“This house was built for two people, and everything here was for our pleasure and comfort,” Amiel says, playfully adding, “If you happen to be a guest, we have a little space.”
And while the space indeed proved a haven for the couple, it remains a home that can easily transition into a new owner’s needs.
“There’s a lot of ways to use this house and all of them … wonderful,” Amiel says.
A WALK THROUGH
Entering the home, you aren’t confronted by the workmanlike get-in-and-hang-up-your-coat routine. This entryway is dramatic yet warm, with a second foyer of sorts in which you find the closet at the foot of the sweeping staircase. The unexpected space is completed by a charming powder room where vivid wallpaper and German altar lamps add flair.
“What I find, I use,” Amiel says of treasures picked up on her travels over the years.
Admire the living room, a two-story space with classic appointments and artistic work surrounding the fireplace.
An impromptu tour kicks off in her husband’s office/study, a spacious room with traditional amenities complemented by a highly detailed ceiling, its vaulted imagery broken only by a pair of birds fluttering overhead.
The master suite, a wing of sorts, is expansive. Again opening out to the backyard, the bedroom itself is a study in elegant simplicity with patterned hardwood flooring and again, understated artful accents. French doors open to the outside.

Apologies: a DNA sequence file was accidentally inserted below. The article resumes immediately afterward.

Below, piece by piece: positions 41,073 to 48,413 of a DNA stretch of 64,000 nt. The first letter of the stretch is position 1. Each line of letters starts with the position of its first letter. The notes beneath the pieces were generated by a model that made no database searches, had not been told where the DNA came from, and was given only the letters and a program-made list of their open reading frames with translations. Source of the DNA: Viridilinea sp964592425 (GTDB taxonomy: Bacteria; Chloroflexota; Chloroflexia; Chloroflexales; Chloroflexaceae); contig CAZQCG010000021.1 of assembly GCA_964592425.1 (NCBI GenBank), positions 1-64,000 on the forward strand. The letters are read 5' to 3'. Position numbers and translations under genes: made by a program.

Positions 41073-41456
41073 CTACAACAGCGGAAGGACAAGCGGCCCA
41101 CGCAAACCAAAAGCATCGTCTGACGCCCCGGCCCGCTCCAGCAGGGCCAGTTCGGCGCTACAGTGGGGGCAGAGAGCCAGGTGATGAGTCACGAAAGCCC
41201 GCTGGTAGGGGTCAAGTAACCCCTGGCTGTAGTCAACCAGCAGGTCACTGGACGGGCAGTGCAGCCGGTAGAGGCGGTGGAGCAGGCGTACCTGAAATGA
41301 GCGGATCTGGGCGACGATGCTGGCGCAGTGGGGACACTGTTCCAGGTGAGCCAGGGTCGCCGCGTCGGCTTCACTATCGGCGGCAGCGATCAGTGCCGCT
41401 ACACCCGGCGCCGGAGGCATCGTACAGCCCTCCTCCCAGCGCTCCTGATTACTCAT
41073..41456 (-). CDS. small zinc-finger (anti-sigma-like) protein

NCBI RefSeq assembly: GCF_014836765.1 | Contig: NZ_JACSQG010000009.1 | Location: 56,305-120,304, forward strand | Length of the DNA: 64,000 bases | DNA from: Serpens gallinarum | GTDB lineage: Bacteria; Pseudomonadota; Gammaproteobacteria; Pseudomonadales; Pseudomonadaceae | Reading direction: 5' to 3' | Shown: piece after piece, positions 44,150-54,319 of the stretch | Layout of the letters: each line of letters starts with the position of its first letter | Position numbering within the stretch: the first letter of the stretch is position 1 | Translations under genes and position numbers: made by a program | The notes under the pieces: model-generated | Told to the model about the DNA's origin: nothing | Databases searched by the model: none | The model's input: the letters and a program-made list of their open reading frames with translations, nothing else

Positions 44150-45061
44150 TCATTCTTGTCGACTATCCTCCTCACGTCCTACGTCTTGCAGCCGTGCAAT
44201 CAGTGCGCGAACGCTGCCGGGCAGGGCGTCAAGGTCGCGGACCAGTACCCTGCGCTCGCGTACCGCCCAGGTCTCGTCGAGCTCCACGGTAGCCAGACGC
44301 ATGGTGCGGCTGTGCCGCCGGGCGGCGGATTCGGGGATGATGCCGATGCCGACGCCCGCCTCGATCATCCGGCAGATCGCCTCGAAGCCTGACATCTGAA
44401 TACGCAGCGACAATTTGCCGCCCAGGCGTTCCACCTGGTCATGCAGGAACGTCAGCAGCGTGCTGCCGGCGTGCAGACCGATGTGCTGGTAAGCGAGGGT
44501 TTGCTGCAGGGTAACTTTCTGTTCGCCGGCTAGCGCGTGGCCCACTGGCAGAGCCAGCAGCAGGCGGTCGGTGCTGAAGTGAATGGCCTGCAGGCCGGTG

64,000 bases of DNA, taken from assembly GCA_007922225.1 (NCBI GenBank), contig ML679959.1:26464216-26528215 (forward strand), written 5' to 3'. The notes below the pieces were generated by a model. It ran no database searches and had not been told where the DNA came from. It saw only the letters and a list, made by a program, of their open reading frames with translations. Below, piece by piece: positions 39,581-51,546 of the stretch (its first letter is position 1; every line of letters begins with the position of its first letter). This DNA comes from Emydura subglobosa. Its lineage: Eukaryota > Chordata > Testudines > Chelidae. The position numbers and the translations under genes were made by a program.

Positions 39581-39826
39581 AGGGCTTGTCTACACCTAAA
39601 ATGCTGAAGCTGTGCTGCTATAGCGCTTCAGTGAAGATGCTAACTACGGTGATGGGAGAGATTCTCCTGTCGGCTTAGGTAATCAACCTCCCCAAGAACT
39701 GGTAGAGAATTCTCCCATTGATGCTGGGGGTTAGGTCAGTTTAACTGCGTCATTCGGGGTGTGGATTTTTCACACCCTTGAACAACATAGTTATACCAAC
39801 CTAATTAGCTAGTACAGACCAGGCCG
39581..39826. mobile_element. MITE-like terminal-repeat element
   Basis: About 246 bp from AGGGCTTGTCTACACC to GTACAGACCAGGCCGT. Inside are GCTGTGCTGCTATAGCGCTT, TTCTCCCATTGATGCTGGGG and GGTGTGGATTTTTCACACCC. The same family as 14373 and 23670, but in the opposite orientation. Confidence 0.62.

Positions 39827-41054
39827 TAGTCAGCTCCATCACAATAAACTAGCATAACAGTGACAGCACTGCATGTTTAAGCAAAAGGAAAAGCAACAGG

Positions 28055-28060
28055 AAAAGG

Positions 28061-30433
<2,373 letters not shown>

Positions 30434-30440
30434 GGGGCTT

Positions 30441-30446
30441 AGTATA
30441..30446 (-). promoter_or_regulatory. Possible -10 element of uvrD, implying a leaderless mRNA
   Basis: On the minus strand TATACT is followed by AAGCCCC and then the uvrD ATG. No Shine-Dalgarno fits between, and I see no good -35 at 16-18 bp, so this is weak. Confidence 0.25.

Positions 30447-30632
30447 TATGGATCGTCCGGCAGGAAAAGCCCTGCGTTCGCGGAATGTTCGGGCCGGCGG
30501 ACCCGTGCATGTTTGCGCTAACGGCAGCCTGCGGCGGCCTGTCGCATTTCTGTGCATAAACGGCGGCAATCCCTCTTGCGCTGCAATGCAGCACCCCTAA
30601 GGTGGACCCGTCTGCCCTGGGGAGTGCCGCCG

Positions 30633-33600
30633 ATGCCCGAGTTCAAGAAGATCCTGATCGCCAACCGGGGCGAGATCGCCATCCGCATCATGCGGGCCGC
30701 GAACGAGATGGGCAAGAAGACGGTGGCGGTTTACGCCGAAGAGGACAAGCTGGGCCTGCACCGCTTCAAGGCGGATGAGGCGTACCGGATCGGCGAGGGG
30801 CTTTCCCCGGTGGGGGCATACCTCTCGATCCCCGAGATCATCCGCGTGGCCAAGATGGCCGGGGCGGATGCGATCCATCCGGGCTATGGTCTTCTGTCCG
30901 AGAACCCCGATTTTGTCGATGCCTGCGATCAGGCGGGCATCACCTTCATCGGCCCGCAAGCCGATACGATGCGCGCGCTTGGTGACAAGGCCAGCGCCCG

“As you can see, the whole side of this house goes out to nature,” Amiel says.
And that nature is always invited in.
“Sometimes we leave all the doors open … I say sometimes – often.”
The room carries a sense of retreat, a place where you can truly rest.
“This has been a wonderful sanctuary for us,” she says. “You get up in the morning and have a cup of tea outside.”
The bedroom flows into a pair of elaborate baths, one featuring a Japanese soaking tub.
“I cannot abide by medicine cabinets,” Amiel says and indeed each bath features a full closet for toiletries and the like.
The oversize dressing rooms, created both for Amiel and her husband (whom she calls a “clotheshorse”) further enhance the sense of luxury.
A small hallway is a stunning art gallery showcasing Amiel’s Japanese embroidery, just one element of her decidedly artful life. Throughout the home, the Amiels’ collection is complemented by her own drawings, paintings, photographs and more.
They all combine, along with the one-of-a-kind architectural touches, to add layers of meaning and artistry to the surroundings.
A formal dining area leads the way to a sophisticated European kitchen, which itself then flows into an open family room and eat-in area.